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most complete precipitation and removal of the sludge, and to such purification of the effluent as may be effected by the advance of chemical knowledge or by filtration, and in this last matter I should like to see a considerable experiment made upon low lands in Essex.

But the condition of the Thames may be, and will surely be vastly improved. Long after the Council commenced operations there were many hours in every week when the whole volume of sewage passed to the river without precipitation and generally without screening of any kind. That evil will be in part continued until the completion of the Crossness works and the alterations at Barking. Probably in twelve months none of the

. dry weather flow will pass to the river except as a screened and partially clarified effluent. But that will be only the beginning of improvement. The long continued discharge into the Thames has caused deposits which only time and labour will remove. But these deposits will pass away and will never in the same manner be renewed.

The main cause, however, of the foulness of the river in the Metropolitan area, and of floodings in low-lying districts which have caused such cruel suffering, is the insufficient capacity of the main sewers, which need a large supplement after thirty years' growth of London. If these floodings had occurred in Belgravia, or anywhere in the dwellings of the “classes," instead of in those of some of the humblest and the most unprovided of the people, I know that my last year's tenure of office as chairman of the Main Drainage Committee-painfully conscious as it was of these evils, for which the Council were powerless to present a remedy-would have been terribly distinguished. The Committee have not lost a moment in adopting the recommendations of the engineers as to remedial measures. On the north side, the incapacity of the Middle Level, or Oxford Street, sewer adds to the choking of the Low Level, or Embankment, sewer, which in parts must be little better than a cesspool, ready on the slightest rainfall to pour scarcely diluted sewage into the river. To remedy this great evil it is proposed to construct a new main sewer commencing at Paddington and passing by Euston and King's Cross to Old


Ford, whence there will be additional outfalis to Abbey Mills, and so on to Barking, a large increase of pumping power being made at Abbey Mills. The next evil to be dealt with on the north side is the present exclusion of such populous places as Tottenham, West Ham, Stratford, and the lower part of the Lea Valley from the drainage area. The sanction of Parliament is needed to bring these places into the general system, but the excessive pollution of the Lea, which contributes greatly to the foulness of the Thames, will not be stopped until this is accomplished. This will involve doubling of the outfall sewer between Abbey Mills and Barking, with increase of the effluent discharged at Barking to 150,000,000 gallons per day. To remedy very similar evils on the south side, it is proposed to construct a new main sewer, with beginnings at Balham, Streatham, and Deptford, with additional outfalls from Deptford to Crossness. These works would provide for an average dry weather flow of sewage of 280,000,000 gallons per day, from a population of 7,000,000, and in view of this addition of more than 100,000,000 gallons, the engineers suggest that it might be expedient to convey that quantity by a new outfall sewer from Barking and Crossness, in the latter case passing under the Thames, to Shellhaven, for discharge after treatment in the more ample waters of Sea Reach. This could, they say, be done by constructing a sewer roft. gin. in diameter for a length of 18} miles. They estimate the cost of the requisite sewers on the north and south sides of the Thames at £2,220,000, and the cost of this auxiliary outfall to Sea Reach, with pumping engines at Rainham, reservoirs for precipitation, and outfall works for shipping sludge, at £1,600,000. If Crossness is to be relieved by contributing half the 100,000,000 gallons so taken on to Sea Reach, the cost would be £40,000 more.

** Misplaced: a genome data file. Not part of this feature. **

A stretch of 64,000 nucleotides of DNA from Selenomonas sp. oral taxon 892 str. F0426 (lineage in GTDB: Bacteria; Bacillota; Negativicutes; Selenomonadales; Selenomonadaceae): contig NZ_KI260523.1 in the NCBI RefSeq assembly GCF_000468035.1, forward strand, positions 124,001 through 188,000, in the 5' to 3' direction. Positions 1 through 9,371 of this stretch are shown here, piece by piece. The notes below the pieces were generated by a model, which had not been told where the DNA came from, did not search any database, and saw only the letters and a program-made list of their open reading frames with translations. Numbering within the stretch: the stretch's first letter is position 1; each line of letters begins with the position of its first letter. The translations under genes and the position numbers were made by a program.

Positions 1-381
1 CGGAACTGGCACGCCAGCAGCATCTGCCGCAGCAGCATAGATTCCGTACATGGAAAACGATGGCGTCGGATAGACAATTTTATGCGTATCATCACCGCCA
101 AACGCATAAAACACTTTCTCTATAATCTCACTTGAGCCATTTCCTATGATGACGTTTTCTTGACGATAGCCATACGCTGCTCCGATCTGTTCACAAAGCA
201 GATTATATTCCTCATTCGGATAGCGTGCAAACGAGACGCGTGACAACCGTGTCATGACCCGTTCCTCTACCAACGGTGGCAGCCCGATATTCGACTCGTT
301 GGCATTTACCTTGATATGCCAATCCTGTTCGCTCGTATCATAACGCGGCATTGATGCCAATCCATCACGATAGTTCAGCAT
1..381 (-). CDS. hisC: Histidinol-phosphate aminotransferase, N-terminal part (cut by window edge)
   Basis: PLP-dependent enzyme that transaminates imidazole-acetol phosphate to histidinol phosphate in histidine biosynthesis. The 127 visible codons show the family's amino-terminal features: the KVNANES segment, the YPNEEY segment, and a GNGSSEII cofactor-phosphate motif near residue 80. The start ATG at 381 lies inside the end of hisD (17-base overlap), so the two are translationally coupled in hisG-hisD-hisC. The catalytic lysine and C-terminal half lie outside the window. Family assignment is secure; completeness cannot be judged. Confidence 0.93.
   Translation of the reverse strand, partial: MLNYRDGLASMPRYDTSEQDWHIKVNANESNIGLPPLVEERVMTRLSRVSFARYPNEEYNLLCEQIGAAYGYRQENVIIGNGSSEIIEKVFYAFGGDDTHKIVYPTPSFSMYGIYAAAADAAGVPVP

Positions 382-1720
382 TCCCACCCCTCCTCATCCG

It is clearly the most immediate obligation of the Council to construct the additional main sewers with the utmost despatch, and to expedite the completion and the fullest possible utility of the outfall works at Barking and Crossness. When these works are carried out the floodings will cease, and the Thames will be as different from its present state as that condition is from the pollution of thirty years ago.

The river will still be liable in perhaps VOL. IV.–No. 23.

2 A

twenty-four days of great rainfall every year to receive a volume of diluted sewage, which in the case of a rainfall of two inches in ar. hour-about the heaviest fall on record—would be a flood such as no sewers of practicable dimensions could contain, and including so small a proportion of sewage as to be virtually innoxious.